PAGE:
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Cutaquig Dosage

Generic name: HUMAN IMMUNOGLOBULIN G 165mg in 1mL
Dosage form: subcutaneous injection

Medically reviewed by Last updated on Nov 13, 2019.

For subcutaneous use only . Do not inject into a blood vessel.

  • Before receiving treatment with CUTAQUIG: Obtain the patient's serum Immunoglobulin G (IgG) trough level to guide subsequent dose adjustments (see Dose Adjustment ).


  • Individualize the dose based on the patient’s pharmacokinetic and clinical response. Monitor serum IgG trough levels regularly to guide subsequent dose adjustments as needed (see Dose Adjustment ).
  • Start CUTAQUIG treatment one week after the last IGIV/IGSC infusion.

Dose for patients switching to CUTAQUIG from IGIV:

  • Ensure that patients have received Immune Globulin Intravenous (Human) (IGIV) treatment at regular intervals for at least 3 months.
  • Establish the initial weekly dose of CUTAQUIG by converting the monthly IGIV dose into an equivalent weekly dose and increasing it using a dose adjustment factor.
  • To calculate the initial weekly dose of CUTAQUIG, divide the monthly IGIV dose in grams by the number of weeks between IGIV infusions and then multiply this value with a Dose Adjustment Factor of 1.40.
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  • To convert the dose (in grams) to milliliters (mL), multiply the calculated dose (in grams) by 6.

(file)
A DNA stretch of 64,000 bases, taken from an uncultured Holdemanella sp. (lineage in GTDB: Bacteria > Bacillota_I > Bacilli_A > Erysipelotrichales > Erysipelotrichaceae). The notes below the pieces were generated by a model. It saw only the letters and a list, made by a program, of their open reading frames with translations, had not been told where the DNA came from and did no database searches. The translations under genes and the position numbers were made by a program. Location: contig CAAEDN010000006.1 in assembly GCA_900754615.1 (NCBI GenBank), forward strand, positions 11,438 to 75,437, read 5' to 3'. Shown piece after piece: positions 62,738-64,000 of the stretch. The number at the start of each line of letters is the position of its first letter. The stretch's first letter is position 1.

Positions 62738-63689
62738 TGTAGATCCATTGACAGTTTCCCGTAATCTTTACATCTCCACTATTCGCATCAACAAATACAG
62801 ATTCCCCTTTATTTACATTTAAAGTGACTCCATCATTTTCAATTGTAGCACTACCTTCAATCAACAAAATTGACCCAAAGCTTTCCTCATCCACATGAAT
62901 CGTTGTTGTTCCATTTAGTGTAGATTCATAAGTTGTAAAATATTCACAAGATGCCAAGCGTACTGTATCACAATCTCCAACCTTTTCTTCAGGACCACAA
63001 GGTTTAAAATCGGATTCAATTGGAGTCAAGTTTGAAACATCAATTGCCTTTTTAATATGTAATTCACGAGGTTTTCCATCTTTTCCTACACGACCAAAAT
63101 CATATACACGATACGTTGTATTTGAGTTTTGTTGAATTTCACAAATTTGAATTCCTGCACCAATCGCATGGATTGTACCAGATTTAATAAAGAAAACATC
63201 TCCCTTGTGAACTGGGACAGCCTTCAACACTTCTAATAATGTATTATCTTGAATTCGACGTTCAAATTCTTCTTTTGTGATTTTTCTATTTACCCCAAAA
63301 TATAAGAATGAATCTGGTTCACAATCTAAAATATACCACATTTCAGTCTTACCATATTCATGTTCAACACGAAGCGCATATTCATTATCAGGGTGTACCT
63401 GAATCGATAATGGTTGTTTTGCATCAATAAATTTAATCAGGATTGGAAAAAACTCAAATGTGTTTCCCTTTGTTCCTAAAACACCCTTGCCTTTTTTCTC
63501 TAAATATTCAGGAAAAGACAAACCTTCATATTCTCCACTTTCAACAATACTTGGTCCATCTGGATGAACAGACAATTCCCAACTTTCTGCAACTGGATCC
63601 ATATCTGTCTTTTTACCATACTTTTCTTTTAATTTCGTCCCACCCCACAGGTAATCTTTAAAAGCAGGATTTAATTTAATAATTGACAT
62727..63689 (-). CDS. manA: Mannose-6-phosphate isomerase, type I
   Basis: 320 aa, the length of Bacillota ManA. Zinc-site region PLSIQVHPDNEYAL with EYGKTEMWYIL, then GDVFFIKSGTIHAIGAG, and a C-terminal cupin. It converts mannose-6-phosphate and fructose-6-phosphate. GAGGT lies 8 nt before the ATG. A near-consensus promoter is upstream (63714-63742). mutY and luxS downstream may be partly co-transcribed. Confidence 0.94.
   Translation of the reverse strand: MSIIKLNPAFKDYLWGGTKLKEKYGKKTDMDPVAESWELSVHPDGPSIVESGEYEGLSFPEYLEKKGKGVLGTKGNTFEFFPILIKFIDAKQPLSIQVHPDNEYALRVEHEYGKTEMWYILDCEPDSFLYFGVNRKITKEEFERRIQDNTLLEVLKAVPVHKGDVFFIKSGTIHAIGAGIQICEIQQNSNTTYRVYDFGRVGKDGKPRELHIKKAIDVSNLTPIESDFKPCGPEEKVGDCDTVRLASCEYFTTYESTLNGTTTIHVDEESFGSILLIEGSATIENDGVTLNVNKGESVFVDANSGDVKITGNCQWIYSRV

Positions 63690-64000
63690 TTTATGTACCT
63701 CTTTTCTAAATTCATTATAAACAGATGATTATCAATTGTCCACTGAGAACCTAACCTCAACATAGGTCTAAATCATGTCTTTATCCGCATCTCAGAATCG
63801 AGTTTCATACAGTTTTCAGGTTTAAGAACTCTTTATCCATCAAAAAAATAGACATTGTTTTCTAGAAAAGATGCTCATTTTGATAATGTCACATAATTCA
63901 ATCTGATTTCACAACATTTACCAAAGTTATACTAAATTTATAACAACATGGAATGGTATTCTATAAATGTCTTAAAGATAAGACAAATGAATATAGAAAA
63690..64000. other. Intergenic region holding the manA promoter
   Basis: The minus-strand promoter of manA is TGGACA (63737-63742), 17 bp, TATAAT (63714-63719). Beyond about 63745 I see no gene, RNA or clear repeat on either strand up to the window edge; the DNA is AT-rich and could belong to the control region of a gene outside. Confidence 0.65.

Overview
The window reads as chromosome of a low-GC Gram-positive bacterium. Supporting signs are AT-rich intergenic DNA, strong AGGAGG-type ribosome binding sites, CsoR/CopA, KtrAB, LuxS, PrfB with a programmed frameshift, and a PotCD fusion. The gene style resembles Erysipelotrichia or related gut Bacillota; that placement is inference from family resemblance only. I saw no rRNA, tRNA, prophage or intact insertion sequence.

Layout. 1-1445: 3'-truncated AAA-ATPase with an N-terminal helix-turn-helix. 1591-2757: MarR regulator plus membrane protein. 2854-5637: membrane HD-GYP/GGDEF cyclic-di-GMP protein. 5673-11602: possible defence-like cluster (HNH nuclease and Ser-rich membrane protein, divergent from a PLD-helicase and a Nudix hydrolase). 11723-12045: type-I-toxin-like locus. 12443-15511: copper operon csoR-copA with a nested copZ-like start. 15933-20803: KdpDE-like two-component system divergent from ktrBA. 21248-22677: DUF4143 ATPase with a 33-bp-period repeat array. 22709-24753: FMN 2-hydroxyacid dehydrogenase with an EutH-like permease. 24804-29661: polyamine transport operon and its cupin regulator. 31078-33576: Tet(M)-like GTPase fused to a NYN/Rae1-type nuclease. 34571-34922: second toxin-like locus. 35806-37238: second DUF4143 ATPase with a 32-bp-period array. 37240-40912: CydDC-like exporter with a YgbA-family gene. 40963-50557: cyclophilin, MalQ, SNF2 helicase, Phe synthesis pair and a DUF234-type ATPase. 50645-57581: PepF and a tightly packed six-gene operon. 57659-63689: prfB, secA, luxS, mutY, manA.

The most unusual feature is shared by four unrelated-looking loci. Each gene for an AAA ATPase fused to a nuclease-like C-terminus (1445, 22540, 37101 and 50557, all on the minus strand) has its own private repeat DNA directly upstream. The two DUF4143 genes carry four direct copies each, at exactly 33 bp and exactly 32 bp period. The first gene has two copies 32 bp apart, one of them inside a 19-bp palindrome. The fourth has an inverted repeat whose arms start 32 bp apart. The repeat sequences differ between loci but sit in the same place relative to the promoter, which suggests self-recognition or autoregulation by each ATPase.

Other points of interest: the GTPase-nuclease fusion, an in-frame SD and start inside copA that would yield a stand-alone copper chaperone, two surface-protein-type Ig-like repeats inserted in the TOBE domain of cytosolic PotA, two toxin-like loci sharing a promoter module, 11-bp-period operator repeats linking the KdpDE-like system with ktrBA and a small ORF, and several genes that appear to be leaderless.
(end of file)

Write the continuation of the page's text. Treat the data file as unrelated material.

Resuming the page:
• Provided the total weekly dose is maintained, any dosing interval from daily up to weekly can be used and will result in systemic IgG exposure that is comparable to the previous IGIV treatment.
  • On average, serum IgG trough levels were approximately 23% higher during CUTAQUIG administration compared to those obtained during prior IGIV therapy.
  • To guide dose adjustments, see Table 1 under Dose Adjustment .

Dose for patients switching to CUTAQUIG from IGSC:

  • Ensure that patients have received IGSC at regular intervals for at least 3 months before switching to CUTAQUIG.
  • It is recommended to maintain the same weekly dosing (in grams) of CUTAQUIG that was used for the previous Immune Globulin Subcutaneous (Human) (IGSC) therapy (in grams).
  • To convert the dose (in grams) to milliliters (mL), multiply the calculated dose (in grams) by 6.
  • Obtain a trough IgG level before switching, monitor clinical response and check the trough IgG level 2 to 3 months after initiating CUTAQUIG.
  • To guide dose adjustments, see Table 1 under Dose Adjustment , if the trough IgG level during CUTAQUIG administration differs from the trough IgG level obtained during treatment with the previously administered IGSC product or target trough level.

Dose Adjustment:

Over time the dose may need to be individualized for each patient, dependent on the pharmacokinetic and clinical response and on the desired IgG trough level. Measure the patient’s serum IgG trough level 2-3 months after switching to CUTAQUIG or after the last CUTAQUIG dose adjustment, in order to determine if a dose adjustment is necessary.

Calculate the difference between the patient’s target serum IgG trough level (in mg/dL) and the IgG trough level obtained during subcutaneous treatment with CUTAQUIG. Find this difference in column 1 of Table 1 and locate the corresponding adjustment amount of CUTAQUIG in mL/administration according to the body weight of the patient.